Multi-lingual and educated in the classics, Janine Dardenne of Boirs, Belgium, was an only child born unto a family of hat makers, who spent summers in Paris sewing the latest in fashion -- before the War broke out and changed the course of oh so many lives.
At 15, she spoke Flemish, Dutch and French and was learning English when Hitler decided the "Funny War" was over and marched roughshod over the low country of Belgium to take a poorly prepared and bumbling France by storm.
Janine quickly learned to cope with life in a country occupied by hostile forces, to survive air raids on the surrounding countryside, and to help the Allies in whatever way she could.
Able to speak English better than most in her tiny village, Janine participated in what was a perilous effort, punishable by death if caught by the Nazis, to spirit an injured American air corpsman back to the safety of England.
The underground's decision to help S/Sgt Joseph J. Walters, ball turret gunner who had parachuted from the crippled B-17, “Chugalug Lulu,” and landed broken and bruised in an apple tree in Boirs, is a celebrated WWII story on both sides of the Atlantic.
Thanks to a snapshot taken of the frightened Pittsburgh native by a local resident, the rescue has been memorialized at the Mighty Eighth Air Force Museum in Savannah, GA, and online on numerous websites, including at least one in French.
As the war wore on and her formal schooling ended, fate would have it that Janine would meet Brookhaven's own Versie Brooks Adams at the ordinance depot in Liege, where he was the staff sergeant in charge of the parts room and she was working as a typist, switchboard operator and interpreter.
It was NOT love at first sight: he thought her sarcastic, she thought him arrogant.
But love did bloom and on Dec. 22, 1945, they were married in both civil and religious ceremonies in Europe. She walked down the aisle to the strains of "Here Comes the Bride," played by a German Prisoner of War.
Five short months later, she, along with some 300 other war brides, was crammed -- 9 to a cabin -- onto a steam ship to New York.
After a itinerary mix-up that took her overland to Lexington, arriving on the chaotic day of the Kentucky Derby, she eventually found her way to Memphis -- several months ahead of her husband's stateside return. There, Versie's two brothers were summoned via telephone, and they appeared in short order to bring their brother's young war bride home.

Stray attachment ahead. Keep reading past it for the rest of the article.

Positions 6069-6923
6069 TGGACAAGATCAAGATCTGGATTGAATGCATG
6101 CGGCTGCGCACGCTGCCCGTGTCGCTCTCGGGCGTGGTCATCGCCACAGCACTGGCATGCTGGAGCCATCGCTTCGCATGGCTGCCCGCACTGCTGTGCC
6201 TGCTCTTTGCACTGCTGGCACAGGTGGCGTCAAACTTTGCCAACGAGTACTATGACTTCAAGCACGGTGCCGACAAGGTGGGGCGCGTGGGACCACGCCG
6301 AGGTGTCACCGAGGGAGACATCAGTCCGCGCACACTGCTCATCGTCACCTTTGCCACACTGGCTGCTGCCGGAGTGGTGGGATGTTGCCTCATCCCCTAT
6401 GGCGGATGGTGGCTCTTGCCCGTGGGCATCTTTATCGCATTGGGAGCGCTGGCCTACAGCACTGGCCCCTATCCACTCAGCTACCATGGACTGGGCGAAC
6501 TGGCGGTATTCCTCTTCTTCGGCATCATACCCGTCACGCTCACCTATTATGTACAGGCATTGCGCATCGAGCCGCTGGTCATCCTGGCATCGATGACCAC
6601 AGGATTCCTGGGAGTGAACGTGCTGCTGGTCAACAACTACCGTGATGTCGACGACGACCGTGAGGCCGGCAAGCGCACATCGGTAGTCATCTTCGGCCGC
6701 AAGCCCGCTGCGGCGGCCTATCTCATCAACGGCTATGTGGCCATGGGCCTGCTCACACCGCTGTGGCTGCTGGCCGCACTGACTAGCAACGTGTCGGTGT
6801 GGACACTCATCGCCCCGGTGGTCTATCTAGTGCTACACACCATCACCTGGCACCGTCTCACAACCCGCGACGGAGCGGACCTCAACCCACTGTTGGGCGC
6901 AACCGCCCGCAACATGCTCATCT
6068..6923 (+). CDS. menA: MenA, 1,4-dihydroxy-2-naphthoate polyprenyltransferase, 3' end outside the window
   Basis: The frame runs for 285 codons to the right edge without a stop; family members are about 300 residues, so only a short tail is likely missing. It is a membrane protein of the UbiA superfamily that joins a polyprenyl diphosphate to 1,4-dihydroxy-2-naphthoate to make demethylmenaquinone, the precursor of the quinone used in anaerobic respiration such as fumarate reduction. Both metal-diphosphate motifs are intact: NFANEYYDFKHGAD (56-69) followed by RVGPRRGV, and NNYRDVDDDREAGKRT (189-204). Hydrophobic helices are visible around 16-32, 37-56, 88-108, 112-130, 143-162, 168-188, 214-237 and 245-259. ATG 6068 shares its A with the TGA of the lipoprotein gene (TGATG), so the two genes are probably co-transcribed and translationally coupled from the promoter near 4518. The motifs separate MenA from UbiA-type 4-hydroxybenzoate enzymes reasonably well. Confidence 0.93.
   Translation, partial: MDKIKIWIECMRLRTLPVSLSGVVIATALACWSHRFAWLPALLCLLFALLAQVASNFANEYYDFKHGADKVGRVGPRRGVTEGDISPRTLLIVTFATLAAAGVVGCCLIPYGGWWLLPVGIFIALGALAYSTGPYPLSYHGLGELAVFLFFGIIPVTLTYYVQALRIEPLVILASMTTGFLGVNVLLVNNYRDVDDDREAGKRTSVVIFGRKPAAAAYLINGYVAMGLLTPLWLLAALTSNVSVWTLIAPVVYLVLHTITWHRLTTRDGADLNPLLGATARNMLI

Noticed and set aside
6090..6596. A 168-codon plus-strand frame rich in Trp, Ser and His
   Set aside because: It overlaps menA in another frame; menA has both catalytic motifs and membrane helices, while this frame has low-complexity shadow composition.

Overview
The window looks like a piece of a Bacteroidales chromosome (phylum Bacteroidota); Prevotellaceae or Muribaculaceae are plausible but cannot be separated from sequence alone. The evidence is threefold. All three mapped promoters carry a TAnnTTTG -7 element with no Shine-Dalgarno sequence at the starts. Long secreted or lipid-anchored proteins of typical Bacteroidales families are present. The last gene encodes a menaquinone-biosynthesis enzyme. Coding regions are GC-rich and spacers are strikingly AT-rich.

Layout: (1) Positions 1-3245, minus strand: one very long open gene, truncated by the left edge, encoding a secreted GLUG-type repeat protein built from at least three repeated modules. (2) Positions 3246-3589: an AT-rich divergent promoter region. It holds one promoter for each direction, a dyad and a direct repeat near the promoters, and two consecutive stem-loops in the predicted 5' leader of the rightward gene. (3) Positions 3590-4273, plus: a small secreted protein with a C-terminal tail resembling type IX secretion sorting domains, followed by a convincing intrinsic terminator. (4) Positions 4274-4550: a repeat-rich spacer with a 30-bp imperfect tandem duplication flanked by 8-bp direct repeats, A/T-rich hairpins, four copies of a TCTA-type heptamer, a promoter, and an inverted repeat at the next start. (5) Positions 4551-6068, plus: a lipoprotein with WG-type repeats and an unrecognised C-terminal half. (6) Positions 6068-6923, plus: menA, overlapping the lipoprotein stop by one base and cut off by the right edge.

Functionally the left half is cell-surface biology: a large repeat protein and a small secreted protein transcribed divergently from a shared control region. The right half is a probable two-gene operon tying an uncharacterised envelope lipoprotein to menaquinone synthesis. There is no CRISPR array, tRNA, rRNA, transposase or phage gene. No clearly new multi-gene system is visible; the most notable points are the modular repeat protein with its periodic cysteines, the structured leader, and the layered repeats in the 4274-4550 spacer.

It was in the dark of night on May 5, 1946 -- her 21st birthday -- that she first saw the small Southern town that would become her new village.
Within two weeks of arriving, she had landed a job at the Southern Bell telephone company, first working as a "number please" telephone operator for 9 years, and next acting as a service representative for the ensuing 25.
She quickly acclimated to the cadence of Southern accents, although she laughingly told a story about writing on her ticket a long distance call to Pensacola as a request to speak to Pepsi Cola.
With a keen sense of humor, she adapted well, learning to love Southern food as much as Versie loved her mother's Belgian fried potatoes when they were first courting.
Her parents, finding themselves alone in Europe, soon sold everything they owned and joined their daughter and son-in-law in Brookhaven in 1948. Her father, who had already suffered two strokes in Europe, died of a third in 1951, at age 54. Her mother lived on, taking a job she loved in the alterations department in Benoits, and passed away at age 80 in 1978.
The above summary only hits the high spots of Janine Dardenne Adams' recollections of her life in Europe and her new life in the Deep South, as recorded in an Oral History interview at the Lincoln, Lawrence, Franklin Library.
She was interviewed as a widow, by Dr. Russell Burns on March 16, 1999, just two weeks shy of the third anniversary of Versie Adams' death. The transcript is on file at the library under Oral Histories, which see.
I found her story to be one of the more riveting reads on file.
As we honor our armed forces this Memorial Day Weekend, I would urge you to take time to read the full interview to get a truer sense of a World at War and to comprehend one person's view of what the Greatest Generation did to save the World from Evil.
Her closing words of the interview will encompass my thoughts for this holiday weekend:
When asked by Dr. Burns if she had anything more to add, she said:
"Just one thing: I am forever grateful to the American GI's. So resourceful, so competent. They were given an impossible task and they did it with good ole American know-how.
“A bunch of ordinary guys, amateurs, really, who together managed to defeat the strongest War Machine the world had ever known.
"I say a prayer each night for those who died and for those who live. God bless them all."
|Note the birthdate. Pearl Harbor occurred on his 20th birthday. Photo courtesy of Find-A-Grave.|